model to that stated in the Masterplan and it is not without Planning

implications (paragraph 75}.

(5} The Masterplan is fundamentally premised on the lowering of La Route de La

Liberation. Without the security of the Masterplan, there is no planning

mechanism to secure its delivery. The lowering of the road is the "Masterplan's

critical element of infrastructure" (paragraph 76).

(6) "/ am currently unconvinced that the 2008 Masterplan can be regarded, in

Planning terms, as viable and deliverable". Mr Staddon describes SOJDC's

evidence to him on this issue as "scant, ... broad brush and speculative, and is

silent on the issue of risk and contingency". (paragraph 77) Mr Staddon is clearly

right when he concludes that the Masterplan is not viable: see the EY report

produced for the Corporate Scrutiny Panel for further independent

corroboration. If SOJDC had cogent evidence to the contrary, it would have

been produced to either EY or Mr Staddon or both.

(7) One is left troubled by Mr Staddon's remarks that the 'planning framework' of

the Masterplan cannot "be treated as up to date or fully sound". He states that

weaknesses and cautious in its application" and that its unresolved state has

planning implications "Substantially diminished weight (paragraphs 79 and 97)

and "its weight in planning decision making is diminished".

(8) Mr Staddon observes that the planning permission granted in respect of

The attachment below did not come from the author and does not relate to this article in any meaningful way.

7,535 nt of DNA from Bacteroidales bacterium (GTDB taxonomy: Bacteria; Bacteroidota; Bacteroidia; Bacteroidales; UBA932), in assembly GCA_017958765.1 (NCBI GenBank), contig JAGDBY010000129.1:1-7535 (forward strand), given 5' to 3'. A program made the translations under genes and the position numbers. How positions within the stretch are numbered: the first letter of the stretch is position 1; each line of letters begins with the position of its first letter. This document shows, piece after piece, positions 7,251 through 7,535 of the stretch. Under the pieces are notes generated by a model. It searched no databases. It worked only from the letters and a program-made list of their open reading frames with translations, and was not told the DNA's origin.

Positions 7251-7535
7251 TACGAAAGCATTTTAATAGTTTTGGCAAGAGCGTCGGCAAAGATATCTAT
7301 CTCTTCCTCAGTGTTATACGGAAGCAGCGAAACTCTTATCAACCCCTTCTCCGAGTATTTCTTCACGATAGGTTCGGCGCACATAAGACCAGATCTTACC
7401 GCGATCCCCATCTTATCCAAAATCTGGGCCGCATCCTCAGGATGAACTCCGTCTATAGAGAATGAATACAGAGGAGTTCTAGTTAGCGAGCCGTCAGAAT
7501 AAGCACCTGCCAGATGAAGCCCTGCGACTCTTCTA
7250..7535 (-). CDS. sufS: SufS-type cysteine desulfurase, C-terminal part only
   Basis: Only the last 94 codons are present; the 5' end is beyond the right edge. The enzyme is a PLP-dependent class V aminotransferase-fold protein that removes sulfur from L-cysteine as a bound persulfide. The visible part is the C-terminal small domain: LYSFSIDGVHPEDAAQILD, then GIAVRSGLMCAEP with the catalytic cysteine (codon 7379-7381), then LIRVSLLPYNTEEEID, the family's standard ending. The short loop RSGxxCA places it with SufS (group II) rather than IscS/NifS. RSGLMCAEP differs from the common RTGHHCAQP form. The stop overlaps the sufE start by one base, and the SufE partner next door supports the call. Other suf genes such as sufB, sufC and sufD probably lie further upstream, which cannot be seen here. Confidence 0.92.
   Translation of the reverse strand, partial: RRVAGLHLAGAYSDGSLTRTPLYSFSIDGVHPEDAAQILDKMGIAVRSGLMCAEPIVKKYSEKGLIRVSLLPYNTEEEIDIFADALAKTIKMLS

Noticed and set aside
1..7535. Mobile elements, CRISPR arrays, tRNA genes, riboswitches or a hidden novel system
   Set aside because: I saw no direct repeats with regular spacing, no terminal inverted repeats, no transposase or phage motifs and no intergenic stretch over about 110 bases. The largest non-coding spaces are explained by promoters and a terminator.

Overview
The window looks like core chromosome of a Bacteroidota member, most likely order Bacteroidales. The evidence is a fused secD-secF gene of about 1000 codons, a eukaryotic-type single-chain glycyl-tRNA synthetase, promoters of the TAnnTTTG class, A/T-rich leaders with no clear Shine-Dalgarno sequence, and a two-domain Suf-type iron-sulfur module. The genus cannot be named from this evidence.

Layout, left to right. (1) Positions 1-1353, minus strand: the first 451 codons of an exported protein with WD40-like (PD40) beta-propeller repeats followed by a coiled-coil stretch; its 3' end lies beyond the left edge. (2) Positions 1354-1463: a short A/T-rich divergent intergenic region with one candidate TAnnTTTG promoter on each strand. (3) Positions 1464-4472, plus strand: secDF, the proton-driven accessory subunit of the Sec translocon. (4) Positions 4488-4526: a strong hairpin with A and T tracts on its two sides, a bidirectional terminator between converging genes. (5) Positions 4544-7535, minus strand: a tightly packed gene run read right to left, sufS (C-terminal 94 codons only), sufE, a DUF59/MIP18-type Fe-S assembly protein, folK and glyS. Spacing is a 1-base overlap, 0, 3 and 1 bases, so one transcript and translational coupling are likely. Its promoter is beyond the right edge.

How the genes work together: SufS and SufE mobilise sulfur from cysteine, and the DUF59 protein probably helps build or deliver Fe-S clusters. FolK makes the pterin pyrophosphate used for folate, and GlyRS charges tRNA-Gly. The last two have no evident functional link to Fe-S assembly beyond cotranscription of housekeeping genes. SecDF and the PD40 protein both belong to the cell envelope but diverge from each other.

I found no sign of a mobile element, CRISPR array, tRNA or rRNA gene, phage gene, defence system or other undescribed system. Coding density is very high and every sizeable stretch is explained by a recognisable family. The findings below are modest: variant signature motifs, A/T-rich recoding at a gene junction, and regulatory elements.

Building 5 features a Condition 29 that requires that a Phasing Plan be

submitted and approved prior to development commencement. It states that

the plan " ... shall include details of the timetable for the delivery of the wider

Esplanade Quarter works beyond Phase 1 (the Jersey International Finance

Centre) to include the sinking of La Route de Ia Liberation and the balance of the

works in the approved Masterplan for the Esplanade Quarter (as Amended)."

The reasons stated for imposing the condition was 'to ensure compliance with

the Masterplan. Mr Staddon concludes that these Planning conditions, whilst

well meaning in their intent, have little substance or enforceability in Planning

terms (paragraphs 92 and 93).

These fundamental problems with the Masterplan are not the fault of the Planning

Committee who appear to have been put in an impossible situation. Therefore my

client has concluded that it is not appropriate to continue a judicial review against the

Committee and withdraws its application currently before the Royal Court.

We understand that it is the statutory duty of the Planning Minister to review the

Island Plan which is the product of democratic process and the rule of law. The

Masterplan is of course an integral part of the Island Plan. It is plain that an urgent

review is long overdue.

I should be grateful if you would agree to meet with representatives from the Action

Group in order to discuss whether or not you accept that a review should take place

and if so, the timescales.

You will understand that there is a great sense of unease about this profoundly

important issue. There is a widespread concern that the Planning Committee will

continue to approve ad hoc applications for office accommodation on the Esplanade

Quarter in the knowledge that the overall result intended by the current Masterplan

will not be achieved.

I look forward to hearing from you in respect of the proposed meeting.

Yours sincerely,

Howard Sharp QC